AN ANALYSIS OF THE 2011-2012 ENGLISH PREMIER LEAGUE SEASON
"Blue Moon, You saw me standing alone
Without a dream in my heart
Without a love of my own
Blue Moon, You knew just what I was there for
You heard me saying a prayer for
Someone I could really care for"
The strains of this classic ballad reverberated around the Ettihad Stadium on the 13th of May 2012 as the world paid homage to a set of players who by a herculean performance had typified the true import of grit and determination.
Manchester City with a narrow 3-2 win over Queen Park Rangers in the last game of the season had just secured the 2011-2012 English premier League title.
But that is just half of the story. Not even Alfred Hitchcock at his best could have conjured a plot so gripping, so intense and so full of suspense as was the menu served in that final crucial game at the Ettihad.
In April of 1990, Liverpool won the league title with two games to spare, beating QPR 2-1 at Anfield.
The Liverpool class of 1989-90 was so focused that despite the fact that the league was sewn up by the 28th of April they still ensured that they won their last two games:-1-0 over Derby County and 6-1 away to Coventry City.
Fast forward to the end of the 2012 season and a tired, dispassionate Liverpool team crumbled to defeat away at Swansea. The loss to Swansea marked a series of results that have led to an un-enviable record- Liverpool's worst league form for eighteen years. The vultures had been circling over Anfield and eventually the Fenway Sports Group saw it fit to get rid of Kenny Dalglish as Liverpool coach.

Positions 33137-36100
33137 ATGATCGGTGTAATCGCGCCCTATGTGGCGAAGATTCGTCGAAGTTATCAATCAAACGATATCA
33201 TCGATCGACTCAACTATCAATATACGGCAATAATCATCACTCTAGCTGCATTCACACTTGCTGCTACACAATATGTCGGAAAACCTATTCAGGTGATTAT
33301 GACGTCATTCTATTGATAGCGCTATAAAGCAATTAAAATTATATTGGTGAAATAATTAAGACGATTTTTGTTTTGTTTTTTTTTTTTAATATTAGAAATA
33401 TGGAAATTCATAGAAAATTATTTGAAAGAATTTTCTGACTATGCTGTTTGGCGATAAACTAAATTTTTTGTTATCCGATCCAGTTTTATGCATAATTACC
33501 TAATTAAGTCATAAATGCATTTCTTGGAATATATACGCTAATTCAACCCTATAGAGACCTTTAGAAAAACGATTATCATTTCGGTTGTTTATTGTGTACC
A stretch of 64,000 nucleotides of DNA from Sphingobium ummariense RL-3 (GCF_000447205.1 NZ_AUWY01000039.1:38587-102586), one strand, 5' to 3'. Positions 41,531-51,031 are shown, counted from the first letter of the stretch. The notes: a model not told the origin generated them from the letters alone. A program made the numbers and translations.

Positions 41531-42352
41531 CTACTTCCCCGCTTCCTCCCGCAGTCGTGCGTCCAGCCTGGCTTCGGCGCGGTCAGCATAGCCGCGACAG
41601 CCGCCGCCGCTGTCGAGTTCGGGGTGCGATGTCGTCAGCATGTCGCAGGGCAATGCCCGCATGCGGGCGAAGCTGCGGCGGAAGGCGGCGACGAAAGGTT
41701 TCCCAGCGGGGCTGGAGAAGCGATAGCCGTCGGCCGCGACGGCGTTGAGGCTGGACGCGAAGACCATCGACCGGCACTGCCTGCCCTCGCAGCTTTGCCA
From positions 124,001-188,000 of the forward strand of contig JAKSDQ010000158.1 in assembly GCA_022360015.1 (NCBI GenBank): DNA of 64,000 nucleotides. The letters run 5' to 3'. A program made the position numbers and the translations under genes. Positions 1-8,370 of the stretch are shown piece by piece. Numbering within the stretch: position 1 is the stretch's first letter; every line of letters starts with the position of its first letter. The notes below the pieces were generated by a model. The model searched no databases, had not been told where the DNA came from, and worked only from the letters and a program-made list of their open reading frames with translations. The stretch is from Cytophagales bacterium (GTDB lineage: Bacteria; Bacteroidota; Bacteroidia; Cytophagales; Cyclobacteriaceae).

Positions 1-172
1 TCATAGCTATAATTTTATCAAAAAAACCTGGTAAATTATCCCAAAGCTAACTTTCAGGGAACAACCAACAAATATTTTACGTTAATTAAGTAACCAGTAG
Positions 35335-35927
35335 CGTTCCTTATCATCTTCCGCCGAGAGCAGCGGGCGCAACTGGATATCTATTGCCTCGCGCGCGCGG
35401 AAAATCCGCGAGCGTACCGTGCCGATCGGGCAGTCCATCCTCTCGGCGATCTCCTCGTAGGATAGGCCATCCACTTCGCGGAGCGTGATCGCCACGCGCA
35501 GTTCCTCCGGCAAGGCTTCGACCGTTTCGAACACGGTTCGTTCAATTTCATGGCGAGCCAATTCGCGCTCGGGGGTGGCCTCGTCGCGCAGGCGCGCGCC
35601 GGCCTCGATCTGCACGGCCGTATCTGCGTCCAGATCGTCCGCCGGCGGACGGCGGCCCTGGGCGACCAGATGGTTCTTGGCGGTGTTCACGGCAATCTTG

At the time Dalglish joined the club for his second spell, Liverpool was without doubt a club in big trouble. The same fans that wanted him to be fired at the close of the season were the same fans who chanted his name from the stands and from far and wide as the Reds stumbled to mediocre defeat after mediocre defeat under the tutelage of Roy Hodgson.
Football fever is upon us once again as the clock winds down to the kick off of the UEFA Euro Cup 2012 competition.
On June 8, Europe's elite will be showcased in Poland and the Ukraine as 16 teams try to outdo the other in this continental showpiece.
The teams are drawn in 4 groups. The two teams in each group qualify foe the quarter finals. Co-hosts Poland are in Group A along with Greece, Russia and the Czech Republic.
Group A is a tricky affair with the Greeks being formidable opponents on a good day and the Czech Republic counting on the experience of leaders Peter Cech and Tomas Rosicky to forge their way to the quarterfinals. The Poles have every chance as well of making it to the quarter-finals from this group.
Group 'B' has been aptly named the 'group of death'. Continental powerhouses Netherlands, Germany and Portugal are grouped together with Denmark in a simmering cauldron of talent and ambition.
Jose Mourinho used these words to describe Brendan Rodgers when Rodgers was his understudy at Chelsea: "I like everything in him. He is ambitious and does not see football very differently from myself."
Coming from the "Special One," the words were a glowing recommendation of Rodgers capabilities.
Brendan Rodgers has finally been appointed the Liverpool head coach after a remarkable public search for a successor to 'The King' as Kenny Dalglish was reverently known at Anfield.
The appointment marks a new phase in the club's transition. It is a phase that many Liverpool fans hope will be a positive, defining moment in the club's history.
Liverpool's early overtures were spurned by Rodgers but it seems that the persistence of Fenway Sports Group (FSG), the conglemorate that owns the club, finally convinced the 39-year old North Irishman to put pen to paper.
Rodgers is no stranger to football management. He was initially head hunted by Mourinho to coach Chelsea's under-18 squad in 2004 but so compelling were his managerial talents that he rapidly rose through the ranks to become the reserve team head coach by the time he left the club in 2008.